Where do the superlatives begin?
Are you sitting comfortably? Then I’ll begin to try…but, bear in mind that this is a car that costs £120,000, give or take…meaning the stakes are high.
Maserati owners are perhaps a different breed to other supercar people. I mean, why didn’t they buy a Ferrari, or Lamborghini or AMG Mercedes or McLaren, Porsche, or so on?
Then refine it to a four-door saloon, in this case, Maserati’s Ghibli Trofeo. But comparisons, they say, are odious and so here, simply, are a few thoughts and impressions that can be gained after only seven days (although many thanks to Maserati GB for arranging, unusually, at least that much time).
Psychologists have worked out that a coupé is ‘sexier than a four-door saloon. But the Ghibli denies this: it’s elegant, subtly curvaceous, and unusual enough to attract more than a glance from passers-by. Bright little exterior touches tell a tale of something a bit special.
Maserati claims the Ghibli Trofeo can reach 203mph, so driving it has to be potentially highly exciting, especially given that the 3.8-litre V8’s 580 bhp is delivered through the rear wheels only. Not forgetting a massive 730Nm of torque from 2250rpm.
Well, my favourite motorway junction has a rising gradient that tightens through around 270 degrees…taking it at 70 mph required pretty much all my strength to hold the car, even though there was not the slightest hint of deviation — no oversteer, no understeer. Wonderful! Maserati has its ‘Skyhook’ suspension system that constantly and instantaneously reads the driving parameters and adjusts accordingly.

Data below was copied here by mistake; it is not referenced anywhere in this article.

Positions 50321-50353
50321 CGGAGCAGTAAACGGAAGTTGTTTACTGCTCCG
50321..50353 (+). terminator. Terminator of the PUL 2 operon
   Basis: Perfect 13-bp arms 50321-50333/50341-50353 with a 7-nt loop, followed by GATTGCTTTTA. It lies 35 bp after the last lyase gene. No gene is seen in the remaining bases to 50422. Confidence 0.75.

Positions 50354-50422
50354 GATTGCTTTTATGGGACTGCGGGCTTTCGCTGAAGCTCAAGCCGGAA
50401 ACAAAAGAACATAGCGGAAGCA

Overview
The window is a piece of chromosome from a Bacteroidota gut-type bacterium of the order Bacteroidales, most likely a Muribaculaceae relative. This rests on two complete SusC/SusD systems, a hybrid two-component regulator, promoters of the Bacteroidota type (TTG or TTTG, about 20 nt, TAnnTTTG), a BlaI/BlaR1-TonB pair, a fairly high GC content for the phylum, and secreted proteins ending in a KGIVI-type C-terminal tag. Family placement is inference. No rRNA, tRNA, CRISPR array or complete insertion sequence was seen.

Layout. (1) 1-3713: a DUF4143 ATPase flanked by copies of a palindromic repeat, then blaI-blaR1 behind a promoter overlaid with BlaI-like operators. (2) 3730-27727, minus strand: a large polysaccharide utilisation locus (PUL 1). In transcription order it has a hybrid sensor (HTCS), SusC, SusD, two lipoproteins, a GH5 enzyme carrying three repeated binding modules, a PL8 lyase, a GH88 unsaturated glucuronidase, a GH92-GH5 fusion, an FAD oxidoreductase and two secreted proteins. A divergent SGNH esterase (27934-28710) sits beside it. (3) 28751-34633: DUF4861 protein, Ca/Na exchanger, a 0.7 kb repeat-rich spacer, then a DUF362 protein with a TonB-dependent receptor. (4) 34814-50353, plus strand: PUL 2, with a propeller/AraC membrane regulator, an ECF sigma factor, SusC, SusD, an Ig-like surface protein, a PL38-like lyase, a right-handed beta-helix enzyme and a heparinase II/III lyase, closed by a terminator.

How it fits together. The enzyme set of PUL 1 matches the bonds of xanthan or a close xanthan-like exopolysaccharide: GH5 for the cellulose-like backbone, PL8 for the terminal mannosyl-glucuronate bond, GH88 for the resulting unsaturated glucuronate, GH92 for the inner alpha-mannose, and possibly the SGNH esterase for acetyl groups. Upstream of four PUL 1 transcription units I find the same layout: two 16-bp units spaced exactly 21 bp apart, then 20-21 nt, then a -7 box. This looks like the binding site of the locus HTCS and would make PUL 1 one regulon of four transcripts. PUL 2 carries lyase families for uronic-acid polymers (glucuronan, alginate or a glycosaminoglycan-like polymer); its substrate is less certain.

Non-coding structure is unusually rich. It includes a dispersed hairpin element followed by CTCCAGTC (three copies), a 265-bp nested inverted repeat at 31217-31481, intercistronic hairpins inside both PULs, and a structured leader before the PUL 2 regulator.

The Ghibli Trofeo engine has the exact outward dimensions as the Levante. Still, much of the internals are unique to Trofeo models (also in the Quattroporte) and have had Ferrari hands involved in producing them.
So: 203 mph. When can you experience that? In the UK, hardly more than a third of that is your lot, so the fun had to come from somewhere else, i.e., the Ghibli’s acceleration. Its launch control system rockets it from zero to 62 mph in just 4.3 seconds, a phenomenal performance, of course.
But, over seven days, I was unable to find the perfect conditions in which to give it a go. Wet weather, busy roads, no perfectly flat roads…no chance; but the next best thing is simply to floor the pedal in drive and hold on tight, because, although even that turned out to be just a bit scary, simply because the one quiet interval on a country road was on a slightly uneven surface; the tiniest squeak from the tyres, a slight snake of the chassis, a fabulous, glorious howling crescendo and job done. Yes, a bit scary, but lovely!
The various drive modes deployable, operated by a button on the central console, include sport, one of whose functions is to disengage stop/start; and a further switch enables a change in the suspension set-up, although neither I nor my passenger were yet enough in tune with the new car to notice any appreciable difference.
Sport also tunes the exhaust note to a basso profundo at idle; it’s almost like there’s a guy in the boot banging a big bass drum.